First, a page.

"Our friends are not sleeping!" he tweeted.

Lithuania's Ministry of Defense said the Baltic state had also sent defense aid to Ukraine over the weekend. Minister of Defense Arvydas Anušauskas said Sunday that the aid included "the Stinger anti-aircraft missile system." 

The Lithuanian Embassy in Kyiv published photos of the defense aid inside a C-17 aircraft, which showed that vehicles were also sent. The embassy said the aid also included protective vests.

Reznikov tweeted his thanks for that delivery, noting that it contained Stingers -- a portable air-defense system that can be deployed by ground troops against aircraft.

He added that Ukrainian and Lithuanian relations were "very close (and) have lasted for many centuries."

10:41 a.m. ET, February 13, 2022

French Embassy in Kyiv tells citizens to prepare water, food and warm clothing

From CNN's Stephanie Halasz

France is not for the moment advising its citizens to leave Ukraine, but has urged its compatriots there to prepare water, food and warm clothing.

In a message published Sunday on the website of the French Embassy in Kyiv, the French ambassador also recommends having a full tank of gas for vehicles, and stocking up on extra fuel.

The embassy remains open, Ambassador Etienne de Poncins says. But the French school in Kyiv, “Anne de Kiev,” is starting its February holidays a few days early, that is next Tuesday, “in order to allow those who wish to go on vacation a little earlier.”

The embassy has advised French citizens to postpone "all trips to Ukraine," and travel to border areas is strictly discouraged.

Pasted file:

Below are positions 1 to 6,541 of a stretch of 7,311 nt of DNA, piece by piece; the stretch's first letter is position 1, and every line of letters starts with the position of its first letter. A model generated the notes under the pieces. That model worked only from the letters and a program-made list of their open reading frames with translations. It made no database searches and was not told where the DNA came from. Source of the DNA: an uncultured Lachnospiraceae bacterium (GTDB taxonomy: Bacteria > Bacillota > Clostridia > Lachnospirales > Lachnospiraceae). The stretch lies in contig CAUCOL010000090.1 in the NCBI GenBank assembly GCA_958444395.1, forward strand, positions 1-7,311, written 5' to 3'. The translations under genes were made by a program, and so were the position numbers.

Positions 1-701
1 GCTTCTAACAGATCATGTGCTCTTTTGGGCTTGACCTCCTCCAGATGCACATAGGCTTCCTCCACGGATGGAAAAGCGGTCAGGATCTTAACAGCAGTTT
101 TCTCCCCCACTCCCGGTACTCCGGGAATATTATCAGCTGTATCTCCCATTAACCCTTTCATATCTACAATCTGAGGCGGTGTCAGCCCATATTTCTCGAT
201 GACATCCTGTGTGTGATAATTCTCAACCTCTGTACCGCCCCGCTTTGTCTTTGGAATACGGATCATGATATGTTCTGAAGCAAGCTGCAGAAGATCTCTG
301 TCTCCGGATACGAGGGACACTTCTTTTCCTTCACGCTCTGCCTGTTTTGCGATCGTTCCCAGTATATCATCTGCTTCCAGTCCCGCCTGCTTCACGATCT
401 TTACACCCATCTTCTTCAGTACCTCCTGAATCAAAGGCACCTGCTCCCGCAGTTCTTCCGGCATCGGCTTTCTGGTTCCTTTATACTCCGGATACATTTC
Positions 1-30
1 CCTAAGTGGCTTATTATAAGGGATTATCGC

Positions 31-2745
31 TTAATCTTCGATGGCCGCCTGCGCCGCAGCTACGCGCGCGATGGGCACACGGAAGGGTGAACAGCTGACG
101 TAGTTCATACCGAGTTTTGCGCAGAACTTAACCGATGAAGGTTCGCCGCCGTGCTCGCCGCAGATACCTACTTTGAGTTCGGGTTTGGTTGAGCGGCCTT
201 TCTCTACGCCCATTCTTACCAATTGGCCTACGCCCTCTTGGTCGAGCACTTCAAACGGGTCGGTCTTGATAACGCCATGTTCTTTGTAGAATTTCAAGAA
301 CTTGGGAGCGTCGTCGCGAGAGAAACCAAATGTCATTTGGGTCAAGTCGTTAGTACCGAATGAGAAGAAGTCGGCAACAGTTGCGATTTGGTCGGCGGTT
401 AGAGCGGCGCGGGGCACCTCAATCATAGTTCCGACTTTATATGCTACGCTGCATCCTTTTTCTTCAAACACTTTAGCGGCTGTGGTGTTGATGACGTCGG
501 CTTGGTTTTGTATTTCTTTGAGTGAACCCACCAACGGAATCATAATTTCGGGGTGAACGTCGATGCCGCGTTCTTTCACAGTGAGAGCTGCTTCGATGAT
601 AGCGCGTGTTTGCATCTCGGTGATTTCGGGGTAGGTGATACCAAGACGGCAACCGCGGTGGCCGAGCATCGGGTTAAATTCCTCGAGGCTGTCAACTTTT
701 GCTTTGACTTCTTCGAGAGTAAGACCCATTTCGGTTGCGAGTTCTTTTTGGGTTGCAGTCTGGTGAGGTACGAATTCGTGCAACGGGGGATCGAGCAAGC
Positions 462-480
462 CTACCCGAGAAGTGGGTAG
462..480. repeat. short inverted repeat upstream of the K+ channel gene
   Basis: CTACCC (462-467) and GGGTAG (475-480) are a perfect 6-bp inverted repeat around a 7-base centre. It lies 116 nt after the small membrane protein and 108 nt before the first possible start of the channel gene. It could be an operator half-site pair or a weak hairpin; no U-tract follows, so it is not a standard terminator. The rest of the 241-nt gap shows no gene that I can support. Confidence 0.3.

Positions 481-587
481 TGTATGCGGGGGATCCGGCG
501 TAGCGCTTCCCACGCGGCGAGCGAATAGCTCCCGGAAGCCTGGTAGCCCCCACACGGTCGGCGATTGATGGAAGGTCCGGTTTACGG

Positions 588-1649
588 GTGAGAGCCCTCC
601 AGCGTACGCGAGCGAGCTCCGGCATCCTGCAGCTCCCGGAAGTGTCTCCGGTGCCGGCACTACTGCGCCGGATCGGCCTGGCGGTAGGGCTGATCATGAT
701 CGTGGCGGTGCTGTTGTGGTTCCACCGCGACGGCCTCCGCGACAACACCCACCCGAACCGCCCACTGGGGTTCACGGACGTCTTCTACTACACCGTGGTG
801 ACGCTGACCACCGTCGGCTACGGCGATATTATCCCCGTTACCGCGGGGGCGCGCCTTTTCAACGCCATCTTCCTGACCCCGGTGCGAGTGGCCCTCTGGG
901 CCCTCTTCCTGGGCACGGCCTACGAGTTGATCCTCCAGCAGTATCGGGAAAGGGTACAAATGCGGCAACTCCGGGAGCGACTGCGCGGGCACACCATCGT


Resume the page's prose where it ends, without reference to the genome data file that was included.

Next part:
10:15 a.m. ET, February 13, 2022

Biden's national security adviser says Russia could invade Ukraine "any day now"

From DJ Judd

US national security adviser Jake Sullivan said Sunday that the United States believes Russia could launch an invasion of Ukraine this week, but is still holding out hope diplomacy can prevail.

Sullivan told CNN's Jake Tapper on "State of the Union" that Russian forces are in a place where an invasion could take place before the end of the Beijing Winter Olympics, which conclude on February 20. "A major military action could begin by Russia in Ukraine any day now," he said.

"The way they have built up their forces, the way they have maneuvered things in place, makes it a distinct possibility there will be major military action very soon," Sullivan said.

"And we are prepared to continue to work on diplomacy, but we are also prepared to respond in a united and decisive way with our allies and partners should Russia proceed."